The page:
Taumaranui 1036km – Whanganui 1362km (day 59-69)
Be careful what you wish for….this rang in my ears for our Whanganui River trip. I had been campaigning for a few years to do the Whanganui Great Walk (which is the canoe trip). I pictured languid water, swimming holes, green gorges filled with sunshine and birdsong. Our December TA experience – not quite like that.
After 2 nights recovery in Taumaranui, where the Friday night RSA visit stood out as a highlight, we were ready to start our 8 day canoe to Whanganui. Yes, 8 days! This section of the TA has options, and we opted out of the Tongariro walking section, deciding instead to canoe from Taumaranui to Whanganui. We knew it would be long, butt-numbing, and potentially boring, but seemed like the best option for us.
My advice, if your river trip is delayed a day by torrential rain and river in flood zone, reconsider your options. Do not let the ‘she’ll be right’ kiwi operators fool you. Yes, near flood means fewer rapids (big tick), but it also means no swimming in mud coloured water, faster rapids, and no beaches or river banks to stop at. (all big crosses). Still, that is hindsight for you!
After another day in Taumaranui, the highlight being running into the indefatigable Kay Chapman (from Nelson, who we are running into in random places since TA day 1). After a second safety briefing, and 5mins in the canoe, we set off. 2 canoes disappeared happily down river. We laughed with Mel and Tyler, fellow TAers, as a single canoer sauntered past us. We were laughing and keen to enjoy the famed Whanganui River.
Honestly, the first spill was quite fun. We both kept hold of our paddle and canoe, and kicked to shore. A third of people tip on the first day, so we are in good company. Right the canoe, bail out water, stop shaking, all good. The rest of the day was fun. Mainly farmland around, a few more rapids, all good. Lovely campground at Poukaria, birds and sunshine.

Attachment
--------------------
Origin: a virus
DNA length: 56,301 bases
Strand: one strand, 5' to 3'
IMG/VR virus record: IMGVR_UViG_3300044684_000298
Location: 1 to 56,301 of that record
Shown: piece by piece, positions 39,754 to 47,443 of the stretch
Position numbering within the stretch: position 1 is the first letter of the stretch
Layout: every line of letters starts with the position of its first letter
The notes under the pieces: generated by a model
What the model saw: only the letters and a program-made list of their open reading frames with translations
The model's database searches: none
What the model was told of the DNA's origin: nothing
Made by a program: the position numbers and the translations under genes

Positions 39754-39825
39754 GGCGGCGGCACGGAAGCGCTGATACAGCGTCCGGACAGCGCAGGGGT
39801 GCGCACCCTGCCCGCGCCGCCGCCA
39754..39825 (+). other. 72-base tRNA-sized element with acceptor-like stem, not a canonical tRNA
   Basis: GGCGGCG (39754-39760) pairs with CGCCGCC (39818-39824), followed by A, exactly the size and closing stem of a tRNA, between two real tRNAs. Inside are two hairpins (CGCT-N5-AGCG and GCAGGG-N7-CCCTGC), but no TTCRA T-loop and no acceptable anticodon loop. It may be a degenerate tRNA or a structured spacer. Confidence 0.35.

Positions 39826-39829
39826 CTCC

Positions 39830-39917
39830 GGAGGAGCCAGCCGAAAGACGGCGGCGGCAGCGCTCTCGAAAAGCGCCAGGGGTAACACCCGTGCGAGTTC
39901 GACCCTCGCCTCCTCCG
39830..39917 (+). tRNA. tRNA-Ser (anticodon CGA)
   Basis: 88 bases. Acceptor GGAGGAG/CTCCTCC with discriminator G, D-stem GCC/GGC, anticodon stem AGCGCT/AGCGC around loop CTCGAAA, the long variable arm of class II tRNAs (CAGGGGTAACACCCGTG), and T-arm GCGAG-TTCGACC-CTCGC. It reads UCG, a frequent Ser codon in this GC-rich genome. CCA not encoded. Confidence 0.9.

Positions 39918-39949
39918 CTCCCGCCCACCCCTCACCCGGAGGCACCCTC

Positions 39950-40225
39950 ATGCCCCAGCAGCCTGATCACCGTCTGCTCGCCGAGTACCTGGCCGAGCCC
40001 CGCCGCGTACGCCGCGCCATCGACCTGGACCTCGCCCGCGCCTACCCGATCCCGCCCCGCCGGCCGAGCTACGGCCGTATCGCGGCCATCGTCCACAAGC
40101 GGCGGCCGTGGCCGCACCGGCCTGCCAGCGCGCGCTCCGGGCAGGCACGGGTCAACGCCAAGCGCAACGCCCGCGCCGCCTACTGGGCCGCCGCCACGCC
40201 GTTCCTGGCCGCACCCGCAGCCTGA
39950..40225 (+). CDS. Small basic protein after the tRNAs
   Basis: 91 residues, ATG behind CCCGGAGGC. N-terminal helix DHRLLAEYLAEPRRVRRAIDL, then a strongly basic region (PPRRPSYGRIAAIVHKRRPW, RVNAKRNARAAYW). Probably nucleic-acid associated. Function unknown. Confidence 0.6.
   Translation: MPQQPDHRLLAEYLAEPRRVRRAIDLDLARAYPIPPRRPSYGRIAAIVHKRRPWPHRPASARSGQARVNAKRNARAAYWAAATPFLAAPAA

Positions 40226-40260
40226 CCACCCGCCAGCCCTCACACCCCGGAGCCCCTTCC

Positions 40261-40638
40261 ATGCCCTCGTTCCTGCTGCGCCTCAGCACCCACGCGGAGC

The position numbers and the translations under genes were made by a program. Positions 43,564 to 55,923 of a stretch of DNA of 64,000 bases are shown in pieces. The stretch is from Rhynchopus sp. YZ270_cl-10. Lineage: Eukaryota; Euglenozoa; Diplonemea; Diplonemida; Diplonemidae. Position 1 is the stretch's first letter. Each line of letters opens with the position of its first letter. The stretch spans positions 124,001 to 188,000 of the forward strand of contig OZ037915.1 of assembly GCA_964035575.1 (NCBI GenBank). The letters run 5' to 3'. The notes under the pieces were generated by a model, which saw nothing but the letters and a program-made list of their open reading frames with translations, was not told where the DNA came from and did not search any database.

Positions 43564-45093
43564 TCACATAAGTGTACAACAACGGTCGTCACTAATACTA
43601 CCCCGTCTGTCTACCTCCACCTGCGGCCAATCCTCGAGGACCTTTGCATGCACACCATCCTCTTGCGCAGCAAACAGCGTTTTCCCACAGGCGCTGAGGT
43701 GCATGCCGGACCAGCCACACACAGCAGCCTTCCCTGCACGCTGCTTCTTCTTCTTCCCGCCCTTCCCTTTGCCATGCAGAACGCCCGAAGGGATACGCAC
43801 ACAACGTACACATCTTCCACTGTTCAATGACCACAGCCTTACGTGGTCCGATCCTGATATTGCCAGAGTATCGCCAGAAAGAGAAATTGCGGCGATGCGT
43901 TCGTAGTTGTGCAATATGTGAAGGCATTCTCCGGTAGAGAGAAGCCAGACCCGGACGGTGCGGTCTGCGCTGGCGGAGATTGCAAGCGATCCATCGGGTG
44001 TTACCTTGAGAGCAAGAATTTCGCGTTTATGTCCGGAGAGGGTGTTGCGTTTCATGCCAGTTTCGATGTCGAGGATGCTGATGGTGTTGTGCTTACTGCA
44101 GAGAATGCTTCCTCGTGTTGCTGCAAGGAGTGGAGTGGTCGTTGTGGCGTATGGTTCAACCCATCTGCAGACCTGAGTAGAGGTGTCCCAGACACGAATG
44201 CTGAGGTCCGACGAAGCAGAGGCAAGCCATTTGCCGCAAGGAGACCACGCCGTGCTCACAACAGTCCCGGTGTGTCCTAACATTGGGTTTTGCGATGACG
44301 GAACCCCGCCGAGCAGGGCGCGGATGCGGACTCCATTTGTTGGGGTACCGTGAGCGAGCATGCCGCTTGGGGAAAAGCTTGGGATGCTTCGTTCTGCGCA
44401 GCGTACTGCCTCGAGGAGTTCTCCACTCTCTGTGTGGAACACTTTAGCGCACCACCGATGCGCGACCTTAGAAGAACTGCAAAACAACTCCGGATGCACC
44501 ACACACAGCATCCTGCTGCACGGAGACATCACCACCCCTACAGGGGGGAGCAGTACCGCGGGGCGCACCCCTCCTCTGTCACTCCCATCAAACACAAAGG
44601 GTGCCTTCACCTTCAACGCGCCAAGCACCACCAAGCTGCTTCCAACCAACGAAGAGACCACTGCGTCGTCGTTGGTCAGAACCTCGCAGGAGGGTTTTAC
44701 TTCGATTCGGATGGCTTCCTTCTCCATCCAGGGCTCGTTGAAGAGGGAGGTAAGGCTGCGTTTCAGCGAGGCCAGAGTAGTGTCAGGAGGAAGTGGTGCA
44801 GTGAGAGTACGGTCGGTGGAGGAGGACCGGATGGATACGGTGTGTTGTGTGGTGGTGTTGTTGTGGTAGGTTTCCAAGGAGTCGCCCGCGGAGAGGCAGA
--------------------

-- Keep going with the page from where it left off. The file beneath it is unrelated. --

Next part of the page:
We set off the next morning slightly nervous, but optimistic for a nice day on the water. After a couple of mild rapids, I asked for a break, to let my nerves and hands calm down. Wrong move. The harmless rapid beside our stop, was just waiting to eat our canoe!
We didn’t manage to enter the channel straight on, so a submerged tree put a halt on our canoeing. I got sucked under and out down the rapid, still clutching the paddle. A welt of bruises on my thigh testify to the force of the rapid. After swimming manically, I reach the beach about 100m down from rapid. Pete was stuck by canoe in the rapid, trying to shift our 5m long fully loaded, Canadian canoe. We can’t even talk, the noise separating us is immense. Various outcomes cross my imagination, none good.
But none, also, featured Dylan, the strong quiet Frenchman in the solo canoe. He rounded the corner, I flagged our distress, he pulled up above the rapid, then risked himself to help Pete! His strength enabled them to shift the canoe right, and soon Pete was hurtling down the rapid, holding the canoe.
Drag to shore, right canoe, bail madly, sit, shake, calm. Everything was ok. But could have been so different. We recovered enough to keep going, but not enough to relax, and we got off the river after 5 days, at the first chance we had.
John Coull hut and campsite are amazing facilities with a ‘flock’ of Kereru to entertain you, and an evening show of shirt tailed bats. The fellow paddlers were great too. Beer and camping at Ramanui was excellent, and the campground lady at Pipiriki gifted Pete a bottle of wine for his birthday. The gorges are stunning, Bridge to Nowhere just mind-boggling. Cut off from everything for 5 days was somehow revitalizing. What a magic part of the country. Do see it for yourself. Just maybe not in December, the day after a flood.